When Do I Draw My Bow?
A deer is finally in bow range. It’s calm and has no idea you’re near. As you confidently start drawing your bow, the deer bolts and flees. You feel defeated. What happened?
The deer probably saw you move, identified the motion as a threat, and ran for its life. Deer don’t second-guess their survival instincts.
To reach full draw undetected, you can’t make your move at any random moment. You must wait for strategic opportunities that favor you. Let’s review some possibilities.
You should draw your bow when …
… the deer is relaxed.
Many predators target white-tailed deer, so they constantly check their surroundings for danger. When calm, they eat, flick their tails, wander around, and lick, scratch and groom themselves. When threatened, they stomp a hoof, bob their head, and sniff the air, trying to confirm their suspicions. To keep deer calm, you must decode their body language. It can mean the difference between getting busted and getting a shot.
Watch the deer’s reactions to determine if it’s content or on high alert. Does it seem nervous or on edge? Is it startled by every breeze, falling acorn, or nearby deer? Or, does it walk with a relaxed swagger? Deer on high alert quickly react to unusual sounds or moves, which makes drawing a bow risky. Don’t move if the deer is wary and alert.
… the deer looks away or moves behind a tree.
Vision is a superpower in deer because their large eyes are on the side of their head, providing a 300-degree field of view. Their only blind spot is the 60-degree void behind them. If you can see a deer’s eye, it can likely see you. Don’t draw your bow until the deer looks away or puts its head behind a tree or thick brush.
Don’t be fooled into thinking deer can’t see you while browsing. Marty Banks, a professor of optometry and vision science at the University of California-Berkeley, found that deer can see extremely well when their head is down. The whitetail’s eyes, which have horizontally elongated pupils, rotate independently to align with the horizon. To defeat that clear field of view, you must move when their vision is obstructed or the back of their head faces you.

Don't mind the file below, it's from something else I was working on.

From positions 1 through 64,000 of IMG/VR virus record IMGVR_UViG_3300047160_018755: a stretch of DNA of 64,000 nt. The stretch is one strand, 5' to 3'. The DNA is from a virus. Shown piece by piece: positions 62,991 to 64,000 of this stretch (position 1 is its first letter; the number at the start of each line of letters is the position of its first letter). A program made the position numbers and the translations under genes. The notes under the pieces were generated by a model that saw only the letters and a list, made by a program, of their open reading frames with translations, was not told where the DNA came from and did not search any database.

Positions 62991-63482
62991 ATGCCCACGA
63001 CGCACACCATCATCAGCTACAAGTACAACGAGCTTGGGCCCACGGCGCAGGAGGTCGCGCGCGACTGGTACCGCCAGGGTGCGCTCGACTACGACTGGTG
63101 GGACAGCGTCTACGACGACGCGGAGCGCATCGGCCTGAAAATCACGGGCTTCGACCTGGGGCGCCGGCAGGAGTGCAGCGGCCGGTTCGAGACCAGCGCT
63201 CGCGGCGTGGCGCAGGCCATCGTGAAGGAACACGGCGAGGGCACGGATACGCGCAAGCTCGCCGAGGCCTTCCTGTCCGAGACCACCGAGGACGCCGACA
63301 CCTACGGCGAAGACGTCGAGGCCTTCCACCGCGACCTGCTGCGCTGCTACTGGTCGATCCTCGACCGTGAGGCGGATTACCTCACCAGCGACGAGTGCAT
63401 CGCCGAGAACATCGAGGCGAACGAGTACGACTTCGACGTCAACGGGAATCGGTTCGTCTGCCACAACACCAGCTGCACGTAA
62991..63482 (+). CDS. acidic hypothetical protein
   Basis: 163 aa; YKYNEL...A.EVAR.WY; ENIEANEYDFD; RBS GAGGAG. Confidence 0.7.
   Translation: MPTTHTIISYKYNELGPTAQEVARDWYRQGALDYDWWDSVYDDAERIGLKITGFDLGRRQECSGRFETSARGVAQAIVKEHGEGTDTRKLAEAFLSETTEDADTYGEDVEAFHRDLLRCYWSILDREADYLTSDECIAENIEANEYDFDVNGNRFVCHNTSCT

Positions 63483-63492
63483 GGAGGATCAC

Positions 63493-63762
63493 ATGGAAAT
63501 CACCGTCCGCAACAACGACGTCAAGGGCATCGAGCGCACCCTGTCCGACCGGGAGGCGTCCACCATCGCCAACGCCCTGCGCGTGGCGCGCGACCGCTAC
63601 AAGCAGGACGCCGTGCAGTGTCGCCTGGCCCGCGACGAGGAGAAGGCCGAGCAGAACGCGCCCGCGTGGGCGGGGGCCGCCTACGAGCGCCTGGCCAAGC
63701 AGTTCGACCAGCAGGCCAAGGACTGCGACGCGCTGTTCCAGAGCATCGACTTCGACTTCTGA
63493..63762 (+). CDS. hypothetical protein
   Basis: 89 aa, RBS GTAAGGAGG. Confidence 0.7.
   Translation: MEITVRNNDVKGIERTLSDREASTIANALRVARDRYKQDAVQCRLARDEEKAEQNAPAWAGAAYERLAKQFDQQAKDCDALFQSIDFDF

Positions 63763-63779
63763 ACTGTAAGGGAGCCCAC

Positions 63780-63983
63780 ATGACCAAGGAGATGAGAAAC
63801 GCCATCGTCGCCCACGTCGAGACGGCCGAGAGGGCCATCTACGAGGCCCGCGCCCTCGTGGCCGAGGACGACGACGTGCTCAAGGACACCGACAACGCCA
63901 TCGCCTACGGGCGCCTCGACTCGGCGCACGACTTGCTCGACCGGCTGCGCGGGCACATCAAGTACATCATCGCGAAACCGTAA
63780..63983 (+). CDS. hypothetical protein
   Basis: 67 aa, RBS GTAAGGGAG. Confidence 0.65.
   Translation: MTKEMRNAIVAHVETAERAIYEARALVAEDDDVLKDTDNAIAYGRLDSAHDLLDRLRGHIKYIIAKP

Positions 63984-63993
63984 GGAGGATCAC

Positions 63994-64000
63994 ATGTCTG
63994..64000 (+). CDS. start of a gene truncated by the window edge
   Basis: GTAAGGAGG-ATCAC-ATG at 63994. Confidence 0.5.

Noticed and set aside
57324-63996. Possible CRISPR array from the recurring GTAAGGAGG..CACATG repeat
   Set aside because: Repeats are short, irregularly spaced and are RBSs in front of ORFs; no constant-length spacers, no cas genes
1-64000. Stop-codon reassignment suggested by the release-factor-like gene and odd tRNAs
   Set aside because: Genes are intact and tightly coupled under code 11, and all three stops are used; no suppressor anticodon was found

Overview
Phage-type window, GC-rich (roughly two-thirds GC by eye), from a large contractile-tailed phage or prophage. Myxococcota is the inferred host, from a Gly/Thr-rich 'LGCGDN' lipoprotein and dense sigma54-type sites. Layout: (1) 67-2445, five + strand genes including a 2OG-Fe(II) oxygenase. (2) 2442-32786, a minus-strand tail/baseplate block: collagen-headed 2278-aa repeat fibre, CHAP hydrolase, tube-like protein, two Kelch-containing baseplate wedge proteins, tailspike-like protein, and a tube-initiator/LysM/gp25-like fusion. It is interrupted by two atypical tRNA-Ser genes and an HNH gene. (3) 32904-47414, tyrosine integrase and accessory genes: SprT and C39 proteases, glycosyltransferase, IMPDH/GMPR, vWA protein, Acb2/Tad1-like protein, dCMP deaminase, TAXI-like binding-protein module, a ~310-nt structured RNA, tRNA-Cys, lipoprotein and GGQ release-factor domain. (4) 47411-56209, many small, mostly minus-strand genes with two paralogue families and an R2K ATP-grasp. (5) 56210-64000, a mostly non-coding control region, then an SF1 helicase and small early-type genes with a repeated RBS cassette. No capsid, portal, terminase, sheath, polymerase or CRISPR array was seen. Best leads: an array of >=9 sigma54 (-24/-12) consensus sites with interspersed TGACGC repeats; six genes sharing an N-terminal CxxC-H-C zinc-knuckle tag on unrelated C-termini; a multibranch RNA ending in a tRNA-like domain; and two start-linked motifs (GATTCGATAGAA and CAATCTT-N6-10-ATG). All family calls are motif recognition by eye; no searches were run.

… the deer is within bow range.
Deer are unpredictable, which makes them fun and challenging to hunt. Even veteran bowhunters get excited, misread the deer’s intentions, and draw their bows too soon. That can be costly.
If a bowhunter’s effective range is 30 yards, and they draw when the deer is advancing at 35 yards, they’re stuck if it stops one step later. That deer might wait several minutes before it resumes walking into range. Most bowhunters at full draw will have tired by then. They’ll have to let down, or risk shaking, which can cause bad or missed shots. If they let down, they risk being seen when drawing a second time.
Know your effective shooting range, and use a rangefinder to identify rocks, trees or bushes that establish distance boundaries. Don’t draw until your quarry is within your lethal range. Although it’s difficult to wait, it boosts your odds of success once you reach full draw undetected. You can shoot the instant you settle your pin over the animal’s vital.
Bonus Tip: Move Slowly
The slower you move, the less likely a deer will notice. After all, predators usually sneak quietly into range of their prey, and then strike with deadly force. Bowhunters are no different. We wait silently in ambush, or we crawl or stalk slowly into range, not drawing our bow until our prey is vulnerable.
Slow draws require an optimal draw weight. A draw weight that’s too heavy often causes bowhunters to lean forward or backward, or raise their bow skyward while drawing. Excessive movements alert whitetails and send them fleeing. Adjust your bow’s weight so you can draw it while seated, which is more difficult than drawing it while standing. That test lets you know if your draw weight is manageable.